Argentine Cardinal Selected Pope; Choses The Name Francis

VATICAN CITY (March 13, 2013)—Argentine Cardinal Jorge Bergoglio, 76, was elected pope Wednesday, becoming the first pontiff ever from the Americas and the first from outside Europe in more than a millennium.

The white smoke that rose from the Sistine Chapel Tuesday, signifying selection of a new pope.

He chose the name Pope Francis.

Francis is a much-beloved Italian saint who is identified with peace, poverty and a simple lifestyle.

The new pontiff shyly waved to the crowd in St. Peter's Square and marveled that the cardinals had had to look to "the end of the earth" to find a new pope.

The former Jorge Bergoglio asked for prayers for himself, and for retired Pope Benedict XVI, whose resignation paved the way for his election.

After announcing "Habemus Papum," or "We have a pope!" cardinal proto-deacon Jean-Louis Tauran, standing on the balcony of St. Peter's Basilica on Wednesday, revealed the identity of the new pontiff, using Bergoglio’s Latin name.

"I announce to you with great joy, we have a Pope...the most eminent and most reverend...Lord Jorge Mario Cardinal of Holy Roman Church Bergoglio who has taken the name Francis," Tauran announced in Latin at 8:12 p.m. (2:15 p.m. local time).

Bergoglio reportedly finished second in the voting during the conclave in 2005 that produced Benedict XVI., who last month became the first pope to resign in 600 years.

The archbishop of Buenos Aires has spent nearly his entire career at home in Argentina, overseeing churches and shoe-leather priests.

Latin Americans reacted with joy at the news.

Near the cathedral in Argentina's capital, Martha Ruiz burst into tears after learning that her cardinal Mario Bergoglio has been named pope.

At the St. Francis of Assisi church in the colonial Old San Juan district in Puerto Rico, church secretary Antonia Veloz exchanged jubilant high-fives with the priest.

Cubans expressed surprise and pride of the naming of a Latin American pontiff.

"It's a surprise, even though they were saying it wouldn't be a European," said Marta Delgado, a 61-year-old churchgoer.

"It's a great challenge to be the first Latin American pope. I think it will be a complete change."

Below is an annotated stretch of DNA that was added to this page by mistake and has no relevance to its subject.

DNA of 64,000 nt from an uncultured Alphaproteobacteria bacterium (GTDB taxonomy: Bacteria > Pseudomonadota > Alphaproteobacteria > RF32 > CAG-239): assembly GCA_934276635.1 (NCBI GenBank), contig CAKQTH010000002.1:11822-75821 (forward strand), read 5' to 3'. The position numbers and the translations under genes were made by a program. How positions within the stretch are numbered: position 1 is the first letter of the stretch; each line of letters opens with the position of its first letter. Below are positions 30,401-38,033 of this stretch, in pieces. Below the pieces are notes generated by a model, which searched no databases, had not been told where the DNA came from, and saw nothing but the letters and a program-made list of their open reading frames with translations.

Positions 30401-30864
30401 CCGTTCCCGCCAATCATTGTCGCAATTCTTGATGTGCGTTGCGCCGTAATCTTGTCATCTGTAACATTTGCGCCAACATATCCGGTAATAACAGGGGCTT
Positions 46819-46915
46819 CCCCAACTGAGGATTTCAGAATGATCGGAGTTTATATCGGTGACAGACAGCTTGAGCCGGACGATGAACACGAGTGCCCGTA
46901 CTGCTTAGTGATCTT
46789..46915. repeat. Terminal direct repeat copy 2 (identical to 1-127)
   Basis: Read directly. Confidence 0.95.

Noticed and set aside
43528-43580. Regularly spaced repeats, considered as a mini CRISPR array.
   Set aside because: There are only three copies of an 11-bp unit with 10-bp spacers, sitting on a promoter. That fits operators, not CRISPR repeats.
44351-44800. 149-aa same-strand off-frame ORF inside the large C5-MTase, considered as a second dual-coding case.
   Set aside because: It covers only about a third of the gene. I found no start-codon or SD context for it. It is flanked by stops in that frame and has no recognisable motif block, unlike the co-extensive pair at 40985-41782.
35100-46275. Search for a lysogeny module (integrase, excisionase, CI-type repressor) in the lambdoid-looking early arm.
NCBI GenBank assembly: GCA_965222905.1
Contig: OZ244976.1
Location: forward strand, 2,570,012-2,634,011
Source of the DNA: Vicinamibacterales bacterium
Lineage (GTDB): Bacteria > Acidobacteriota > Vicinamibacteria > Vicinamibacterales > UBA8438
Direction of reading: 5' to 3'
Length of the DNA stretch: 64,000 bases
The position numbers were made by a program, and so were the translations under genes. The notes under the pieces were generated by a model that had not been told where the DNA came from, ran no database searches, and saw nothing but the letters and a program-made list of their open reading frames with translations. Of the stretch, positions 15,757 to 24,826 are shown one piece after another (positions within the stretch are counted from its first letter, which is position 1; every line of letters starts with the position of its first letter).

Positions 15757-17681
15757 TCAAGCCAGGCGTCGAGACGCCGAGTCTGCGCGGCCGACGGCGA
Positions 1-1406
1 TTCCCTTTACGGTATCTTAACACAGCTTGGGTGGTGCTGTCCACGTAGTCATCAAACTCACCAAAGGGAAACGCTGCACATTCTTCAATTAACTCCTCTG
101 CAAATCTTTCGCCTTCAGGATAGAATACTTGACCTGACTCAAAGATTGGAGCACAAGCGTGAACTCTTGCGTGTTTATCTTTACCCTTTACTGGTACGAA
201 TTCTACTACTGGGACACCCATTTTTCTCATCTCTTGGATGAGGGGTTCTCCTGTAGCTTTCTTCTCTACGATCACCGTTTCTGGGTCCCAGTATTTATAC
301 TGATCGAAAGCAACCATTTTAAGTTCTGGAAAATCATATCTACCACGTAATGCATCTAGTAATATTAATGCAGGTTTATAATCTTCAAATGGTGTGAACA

Diego Carrasco said Pope Francis' biggest challenge will be cleaning up the church sex abuse scandal.

"The Catholic religion needs reform just like Cuba," Carrasco said.

President Barack Obama issued a statement Wednesday afternoon extending warm wishes to the new pope.

“As a champion of the poor and the most vulnerable among us, he carries forth the message of love and compassion that has inspired the world for more than two thousand years—that in each other we see the face of God,” the president said.

“As the first pope from the Americas, his selection also speaks to the strength and vitality of a region that is increasingly shaping our world, and alongside millions of Hispanic Americans, those of us in the United States share the joy of this historic day.”

White smoke rose at 7:06 p.m.(2:06 p.m. local time) Wednesday from a chimney installed at the Sistine Chapel, signifying the selection of the pope.

As the smoke rose, the bells of St. Peter’s Basilica began to ring.

Church bells also rang across Rome in celebration as the tens of thousands gathered in St. Peter's Square cheered loudly.

Earlier in the day, black smoke rose twice from the chapel after earlier votes.

The first two votes were taken Tuesday.

A Vatican spokesman noted earlier Wednesday that only one pope in the past century, Pope Pius XII, was elected on the third ballot, and that was on the eve of World War II.

"We don't have any reason to talk about divisions," or about conflicts, said the Rev. Federico Lombardi.

The election Wednesday came on the fifth ballot after much shorter than expected conclave.

New York Cardinal Timothy Dolan had expressed optimism that the election would be wrapped up quickly.

His spokesman said Dolan wrote a letter to New York priests in which he said, "My guess is that we'd have a new Successor of St. Peter by Thursday evening."

But Chicago Cardinal Francis George, according to his spokeswoman, suggested that the cardinals could still be meeting by Saturday, when conclave rules require them to take a break and spend some time in prayer before resuming voting.

A sea gull that perched atop the chimney on the chapel provided some comic relief earlier in the day.

Dublin tourist Harry Sheeran quipped that the gull was "nearer to heaven than we are."

The conclave that began Tuesday was called after Pope Benedict XVI resigned last month, throwing the church into turmoil and exposing divisions among the cardinals who needed to find a manager to clean up a corrupt Vatican bureaucracy as well as a pastor who could revive Catholicism in a time of growing secularism.